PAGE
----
Clarity Counseling Seattle


I don't know how to act my age

Birthday Card | Seattle WA TherapyI came across this card in a store the other day and was struck by how it hits on something that often comes up with my clients that I believe is so important:  you've never done this before.

Every moment we're alive is new and different, if only a little bit, and therefore something we've never quite encountered. You've never been here before, where ever or whatever here is. Even if it's a situation we've been in previously, that was its own experience and therefore differs in ways we're typically unaware of but that make the current iteration of ...

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In the end...

I recently came across this at a friend's home and loved it. Since they wouldn't let me leave with it I had to take a photo! Like some of the wisest ideas, it's simple but so powerful. Of course, simple doesn't mean easy...learning to let go is a lifelong process for most of us, but a worthy endeavor.

I'd like to think my work with clients, both individually and as couples, helps them to live, love, and let go more effectively.


Photo of banner | Therapist Seattle WA

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How does that make you feel?

Woman holding head next to therapist | Counseling Seattle WA

That's the quintessential joke we make about therapists, right? Always asking us about our feelings! While Dan, John, Justin, and I do so much more than inquire about our client's emotions, it's also the case that how someone relates to their feelings is often a huge factor in why and how they experience the challenges that bring them into therapy in the first place. We're given all sorts of misinformation about what we're supposed to do with the more difficult emotions like sadness, anger, fear, and guilt, and those less-healthy approaches to managing feelings can cause us distress.

Here is a brief description of the role of emotions that may ...

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S = P x R

Counseling in Seattle WA

This concept related to acceptance and resistance is something I've called upon in my work with clients for many years, yet never thought to include in a blog post. But it's just so incredibly useful that it should be shared. A hard concept to integrate, but to the extent that you can, life simply becomes easier!

The idea is this:   S = P x R   Suffering equals Pain times Resistance   *Pain in inevitable in life; Resistance is something we add.

Accept pain for what it is because it does exist. Pain includes both physical and emotional pain.

Resisting our pain worsens our suffering. Resistance can include: Shoulds, Coulds, Woulds, Denial, Pushing away, Holding ...

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2018 had bad, but also a lot of good

Woman Jumping for Joy | Therapist Seattle WA

It's so easy to become mired in the things we hear about in the news that are inhumane, discouraging, or downright scary. It can be helpful to remember that, although they may not make the headlines, there are at all times good things happening in the world. Individuals, groups, organizations, even countries are performing some pretty inspiring and hopeful acts. To balance out some of the chaos and uncertainty of 2018, here is an excerpt from a CNN article called 2018 wasn't ALL bad. Here are all the good things that happened in the world (By Andrea Diaz and Christina Maxouris, CNN):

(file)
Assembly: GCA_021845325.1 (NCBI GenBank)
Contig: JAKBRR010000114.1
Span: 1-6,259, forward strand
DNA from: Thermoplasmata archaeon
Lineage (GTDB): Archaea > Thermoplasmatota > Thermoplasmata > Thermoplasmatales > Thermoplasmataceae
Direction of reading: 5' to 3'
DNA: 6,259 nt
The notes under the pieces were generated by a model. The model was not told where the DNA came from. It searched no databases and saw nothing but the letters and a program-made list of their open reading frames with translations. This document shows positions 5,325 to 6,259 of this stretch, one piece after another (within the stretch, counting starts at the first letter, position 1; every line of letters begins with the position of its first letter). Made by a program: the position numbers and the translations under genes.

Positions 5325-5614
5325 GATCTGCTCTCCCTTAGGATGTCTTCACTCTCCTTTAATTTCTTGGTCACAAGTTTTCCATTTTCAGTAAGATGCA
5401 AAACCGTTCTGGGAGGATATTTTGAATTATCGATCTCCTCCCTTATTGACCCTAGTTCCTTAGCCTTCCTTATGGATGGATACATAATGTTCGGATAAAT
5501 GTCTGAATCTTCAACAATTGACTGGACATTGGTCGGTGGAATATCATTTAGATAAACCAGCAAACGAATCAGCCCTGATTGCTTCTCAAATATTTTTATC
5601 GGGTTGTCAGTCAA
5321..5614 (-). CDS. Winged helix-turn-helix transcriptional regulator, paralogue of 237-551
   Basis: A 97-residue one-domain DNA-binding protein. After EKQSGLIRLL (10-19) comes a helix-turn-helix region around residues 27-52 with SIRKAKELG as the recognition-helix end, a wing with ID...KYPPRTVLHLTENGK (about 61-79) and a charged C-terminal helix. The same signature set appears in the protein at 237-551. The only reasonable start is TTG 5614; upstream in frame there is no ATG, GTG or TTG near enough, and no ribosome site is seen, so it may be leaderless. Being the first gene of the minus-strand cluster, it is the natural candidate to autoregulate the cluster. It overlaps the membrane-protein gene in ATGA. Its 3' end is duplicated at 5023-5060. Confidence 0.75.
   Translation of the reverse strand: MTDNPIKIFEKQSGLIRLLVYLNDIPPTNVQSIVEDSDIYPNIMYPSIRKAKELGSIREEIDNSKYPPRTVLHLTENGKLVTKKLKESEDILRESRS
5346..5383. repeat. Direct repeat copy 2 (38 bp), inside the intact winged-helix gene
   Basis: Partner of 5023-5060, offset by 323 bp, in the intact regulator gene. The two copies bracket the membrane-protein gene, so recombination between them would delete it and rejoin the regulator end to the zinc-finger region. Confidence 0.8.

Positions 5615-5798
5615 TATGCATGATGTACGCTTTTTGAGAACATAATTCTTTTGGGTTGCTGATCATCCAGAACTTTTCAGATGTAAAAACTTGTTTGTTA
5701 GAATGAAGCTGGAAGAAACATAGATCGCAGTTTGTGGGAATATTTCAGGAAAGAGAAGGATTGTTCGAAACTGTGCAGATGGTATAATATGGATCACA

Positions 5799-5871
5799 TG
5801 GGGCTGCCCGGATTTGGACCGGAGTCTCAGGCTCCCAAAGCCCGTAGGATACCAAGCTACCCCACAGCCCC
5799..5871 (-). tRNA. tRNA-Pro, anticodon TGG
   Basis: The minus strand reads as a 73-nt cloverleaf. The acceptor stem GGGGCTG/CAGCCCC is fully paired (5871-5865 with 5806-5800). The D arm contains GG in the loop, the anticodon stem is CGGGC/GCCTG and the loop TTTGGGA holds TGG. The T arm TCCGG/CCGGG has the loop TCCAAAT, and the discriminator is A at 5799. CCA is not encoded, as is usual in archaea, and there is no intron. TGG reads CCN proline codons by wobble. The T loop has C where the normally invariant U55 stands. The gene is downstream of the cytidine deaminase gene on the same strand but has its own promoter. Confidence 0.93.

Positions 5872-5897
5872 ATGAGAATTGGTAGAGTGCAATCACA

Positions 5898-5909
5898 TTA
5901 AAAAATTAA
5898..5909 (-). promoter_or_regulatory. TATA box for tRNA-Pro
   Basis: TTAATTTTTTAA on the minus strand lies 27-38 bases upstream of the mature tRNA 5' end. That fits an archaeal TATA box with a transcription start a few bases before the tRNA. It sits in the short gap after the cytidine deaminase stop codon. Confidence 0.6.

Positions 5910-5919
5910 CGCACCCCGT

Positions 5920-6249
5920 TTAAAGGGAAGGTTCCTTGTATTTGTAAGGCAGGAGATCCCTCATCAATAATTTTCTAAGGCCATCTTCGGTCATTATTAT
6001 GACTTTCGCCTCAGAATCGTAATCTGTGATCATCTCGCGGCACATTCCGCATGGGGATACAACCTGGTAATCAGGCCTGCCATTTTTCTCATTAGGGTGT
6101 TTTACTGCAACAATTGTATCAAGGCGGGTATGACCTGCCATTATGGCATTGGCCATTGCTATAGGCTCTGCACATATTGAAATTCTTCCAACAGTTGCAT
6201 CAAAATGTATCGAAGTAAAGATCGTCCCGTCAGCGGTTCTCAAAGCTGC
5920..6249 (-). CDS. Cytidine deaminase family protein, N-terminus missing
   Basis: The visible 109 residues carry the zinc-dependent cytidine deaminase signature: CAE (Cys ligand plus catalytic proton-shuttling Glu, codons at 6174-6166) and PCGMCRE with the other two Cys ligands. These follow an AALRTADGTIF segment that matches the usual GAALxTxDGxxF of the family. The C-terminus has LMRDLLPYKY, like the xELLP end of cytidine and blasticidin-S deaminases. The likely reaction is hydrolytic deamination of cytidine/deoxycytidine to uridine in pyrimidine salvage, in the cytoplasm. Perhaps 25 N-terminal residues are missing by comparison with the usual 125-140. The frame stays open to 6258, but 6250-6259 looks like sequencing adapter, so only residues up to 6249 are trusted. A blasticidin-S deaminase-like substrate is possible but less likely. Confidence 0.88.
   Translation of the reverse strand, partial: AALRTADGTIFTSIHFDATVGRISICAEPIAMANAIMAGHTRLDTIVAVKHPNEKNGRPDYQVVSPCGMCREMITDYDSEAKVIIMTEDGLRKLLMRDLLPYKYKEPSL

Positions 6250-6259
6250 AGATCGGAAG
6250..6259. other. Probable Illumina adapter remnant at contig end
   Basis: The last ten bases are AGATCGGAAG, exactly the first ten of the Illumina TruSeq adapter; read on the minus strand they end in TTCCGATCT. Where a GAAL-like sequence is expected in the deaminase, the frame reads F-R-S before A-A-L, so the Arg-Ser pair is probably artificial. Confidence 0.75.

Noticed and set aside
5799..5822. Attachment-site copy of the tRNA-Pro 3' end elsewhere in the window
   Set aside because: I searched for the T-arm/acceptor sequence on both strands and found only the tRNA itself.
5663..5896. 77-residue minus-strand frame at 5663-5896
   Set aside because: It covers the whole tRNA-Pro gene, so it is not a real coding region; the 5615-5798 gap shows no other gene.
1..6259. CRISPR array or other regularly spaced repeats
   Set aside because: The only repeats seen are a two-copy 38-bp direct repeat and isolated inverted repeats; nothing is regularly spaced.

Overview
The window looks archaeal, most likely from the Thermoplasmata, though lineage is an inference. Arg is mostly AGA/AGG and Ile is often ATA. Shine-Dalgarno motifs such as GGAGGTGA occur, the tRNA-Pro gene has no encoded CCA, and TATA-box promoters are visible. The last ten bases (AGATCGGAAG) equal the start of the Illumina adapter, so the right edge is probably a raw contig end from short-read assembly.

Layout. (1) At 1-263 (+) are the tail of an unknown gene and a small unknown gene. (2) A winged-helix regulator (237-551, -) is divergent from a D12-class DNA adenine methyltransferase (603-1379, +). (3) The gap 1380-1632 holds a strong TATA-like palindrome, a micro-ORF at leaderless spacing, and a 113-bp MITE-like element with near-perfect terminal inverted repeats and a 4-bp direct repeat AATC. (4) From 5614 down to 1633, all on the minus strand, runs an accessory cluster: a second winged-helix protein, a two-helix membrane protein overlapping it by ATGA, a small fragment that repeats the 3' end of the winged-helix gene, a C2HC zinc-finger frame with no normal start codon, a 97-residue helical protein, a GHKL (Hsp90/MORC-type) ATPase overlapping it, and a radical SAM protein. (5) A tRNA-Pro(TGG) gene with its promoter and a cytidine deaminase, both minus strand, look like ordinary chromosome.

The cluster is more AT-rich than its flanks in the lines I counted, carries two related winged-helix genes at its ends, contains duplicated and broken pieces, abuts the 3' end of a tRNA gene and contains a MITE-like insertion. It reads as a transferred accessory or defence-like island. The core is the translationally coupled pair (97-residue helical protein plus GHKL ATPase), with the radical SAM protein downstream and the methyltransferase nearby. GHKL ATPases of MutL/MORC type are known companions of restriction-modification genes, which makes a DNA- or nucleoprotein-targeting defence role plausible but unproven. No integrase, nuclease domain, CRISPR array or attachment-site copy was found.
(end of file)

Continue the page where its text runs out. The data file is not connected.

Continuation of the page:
North and South Korea vowed to ...

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Overcoming Procrastination

Person holding clock | Counseling Seattle WA

I recently came across this Psychology Today article that does a better job than most at giving practical advice about addressing procrastination.

Tips on How to Address Procrastination

  1. One of the simplest and most effective solutions is to just get started anywhere on a task. The moment you think "I'll feel more like doing this later" or "I work better under pressure," recognize that you're just about to procrastinate and stop yourself.
  2. Don't think too far ahead. Just aim for a little progress. Research indicates that establishing a low threshold to task engagement fuels motivation and changes the perception of the task. You'll find it's not as bad as you thought.
  3. Move ...

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The Gift of Menopause (but this is for everyone to read)

Close up of field of flowers | Therapist Seattle WA

Someone recently sent me this NYT article, and though it's about the changes brought about my menopause, it contains some great wisdom that I wanted to share. She's a 56-year-old woman, forced to reflect on aging as she has recently been rejected in hopes of adopting a puppy (apparently you can be too old for that). She is trying to adjust to the changes brought about by menopause, but more so by the process of aging itself, and how this is teaching her to redefine what's important to pay attention to, worry about, and to cherish in life.


I’m grateful to have reached it [age 56]. I’ve buried too ...

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